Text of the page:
To make sure you’ll get the most out of a band saw, choose one that can accept different widths. Ideally, a range of ⅛-inch to 1-inch wide will handle most tasks from wood and metalworking to crafts and scrollwork.


Weight can be a significant factor when choosing a band saw. A saw needs to be heavy enough to stand its ground while you’re passing stubborn materials through the blade. In the case of a benchtop model, it also needs to be light enough to move around when you aren’t using it.

Older saws will usually be very heavy, with some weighing more than 200 pounds. While you might not need a saw that heavy, the weight makes those saws very sturdy. As far as a benchtop model goes, choose the heaviest benchtop model that you can handle comfortably. This will ensure it will stay put while in use, but that you can move it off of your workbench when you’re finished.

Dust Collection

Dust collection with band saws can be a hot-button topic. Because band saws don’t create the kind of revolutions per minute (RPM) that circular or miter saws do, they don’t send sawdust or metal shavings flying toward a dust collection port. They tend to accumulate slowly inside, rarely making it to the dust collection port often located at the bottom of the saw.

To make sure your band saw’s dust collection works as well as possible, be sure that it comes with the correct size of couplings to adapt to your dust collection system or shop vacuum. You will probably have to clean the saw out from time to time anyway, but finding the best fit will help manage the dust.

Safety Features

Even though band saws are an old-school power tool technology, today’s models have some safety-related updates. Features such as oversized stop buttons and adjustable blade guards help make floor-standing and benchtop models safer, while trigger safeties keep portable band saws from activating accidentally.

Floor-standing and benchtop models also can benefit from sliding bevel and tension gauges, as they’ll sit securely in a groove and allow you to make an accurate cut while keeping your hands clear from the blade.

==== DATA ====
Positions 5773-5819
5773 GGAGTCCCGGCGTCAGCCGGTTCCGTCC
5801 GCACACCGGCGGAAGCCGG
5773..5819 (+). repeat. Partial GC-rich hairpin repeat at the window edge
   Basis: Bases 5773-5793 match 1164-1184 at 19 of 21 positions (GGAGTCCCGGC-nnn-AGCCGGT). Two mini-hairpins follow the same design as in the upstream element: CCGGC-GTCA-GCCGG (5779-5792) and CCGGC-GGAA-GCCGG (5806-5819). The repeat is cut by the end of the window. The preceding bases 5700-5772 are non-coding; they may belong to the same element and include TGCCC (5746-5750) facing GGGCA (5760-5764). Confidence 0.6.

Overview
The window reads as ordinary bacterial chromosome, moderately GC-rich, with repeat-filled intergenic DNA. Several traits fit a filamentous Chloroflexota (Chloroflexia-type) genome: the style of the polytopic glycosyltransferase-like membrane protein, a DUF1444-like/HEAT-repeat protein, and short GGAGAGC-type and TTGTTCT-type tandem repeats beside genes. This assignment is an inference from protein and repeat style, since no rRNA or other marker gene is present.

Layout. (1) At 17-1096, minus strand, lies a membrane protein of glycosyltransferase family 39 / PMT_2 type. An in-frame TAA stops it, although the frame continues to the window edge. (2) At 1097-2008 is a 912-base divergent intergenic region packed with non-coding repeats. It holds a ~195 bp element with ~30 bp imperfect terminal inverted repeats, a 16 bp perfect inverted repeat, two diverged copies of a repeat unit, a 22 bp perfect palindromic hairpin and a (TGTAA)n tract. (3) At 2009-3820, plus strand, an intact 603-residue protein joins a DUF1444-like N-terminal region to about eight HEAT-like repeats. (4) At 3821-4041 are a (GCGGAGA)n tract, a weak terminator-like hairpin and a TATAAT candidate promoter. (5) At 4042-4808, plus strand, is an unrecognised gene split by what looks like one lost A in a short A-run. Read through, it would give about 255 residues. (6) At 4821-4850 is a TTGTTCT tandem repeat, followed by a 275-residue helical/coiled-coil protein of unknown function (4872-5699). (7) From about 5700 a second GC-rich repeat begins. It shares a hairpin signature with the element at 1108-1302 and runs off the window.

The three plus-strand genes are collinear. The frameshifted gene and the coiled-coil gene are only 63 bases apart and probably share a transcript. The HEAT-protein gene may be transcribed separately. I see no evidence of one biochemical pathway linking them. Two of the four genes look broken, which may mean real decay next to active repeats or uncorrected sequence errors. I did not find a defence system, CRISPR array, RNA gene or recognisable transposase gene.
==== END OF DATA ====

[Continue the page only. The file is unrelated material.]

Also, if you tend to have junior workshop partners walking around your tools, removable keys for power switches can keep children from activating a saw when you’re not looking.

Our Top Picks

Band saws are about as old-school as it gets. While they’ve been around for more than 200 years at sawmills, workshops, and furniture shops, it takes a lot of consideration to select your first band saw. This selection rounds up the best-in-class models to help cut out some of the guesswork.

Best Overall

The Best Band Saw Option: WEN 3962 Two-Speed Band Saw with Stand

You’ll get a lot of premium features in the reasonably priced WEN 3962 Two-Speed Band Saw. This 10-inch model uses a 3.5-amp motor and a 72-inch blade, and has up to 6 inches of cutting capacity. It adjusts from 1,520 to 2,620 RPM, which proves helpful for cutting different types of wood. The saw table also bevels up to 45 degrees for making cuts at challenging angles.

The three-in-one dust collection port accommodates three different sizes of hose—1¾-inch, 2¾-inch, and 4-inch—ensuring that you can hook it up to your system. Just be sure to use the dust collection system when running this saw, as the bearings are susceptible to damage from dust.



If you’re shopping for a band saw that can tackle your DIY woodworking projects, the POWERTEC BS900 9-inch band saw is worth a look. This saw features a ½-horsepower, 2.5-amp motor that produces 1725 RPM and spins a 62-inch blade. It has a 9-inch throat capacity and can handle ⅛-inch, ¼-inch, and ⅜-wide blades, allowing you to tackle light-duty projects.

The BS900 has an aluminum die-cast table that measures 11¾ inches both long and wide, providing enough work surface for scrollwork and milling. It also tilts up to 45 degrees, at which point it can cut through materials up to 2 inches thick.

Best Bang for the Buck

The Best Band Saw Option: Laguna Tools 110v 1.75hp Bandsaw

The typical weekend workshop warrior doesn’t need an industrial band saw when a light-duty model with some nice features will suffice. The SKIL 3386-01 band saw fills the bill with a 59½-inch blade and a 2.5-amp motor that runs at 2,800 RPM. It has a flexible LED light to help you stay on track during long cuts, the table bevels up to 45 degrees, and a miter gauge and rip fence are included. The maximum cutting capacity is 3½-inches, making it enough to cut a 2×4 on edge.

The SKIL band saw has the smallest worktable on our list. While it’s enough space for most of the projects this saw can handle, it might not be large enough for some woodworkers.

Upgrade Pick

The Best Band Saw Option: JET JWBS-14DXPRO 14-Inch Deluxe Pro Band Saw Kit

If you’re a professional or just love pro-level tools, the JET JWBS-14DXPRO 14-inch Deluxe Pro Band Saw Kit might be right for you. This cast-iron, floor-standing band saw provides plenty of stability, weighing more than 200 pounds. It has a 1¼-horsepower motor that produces speeds up to 300 surface feet per minute (SFPM), powering a 105-inch long blade.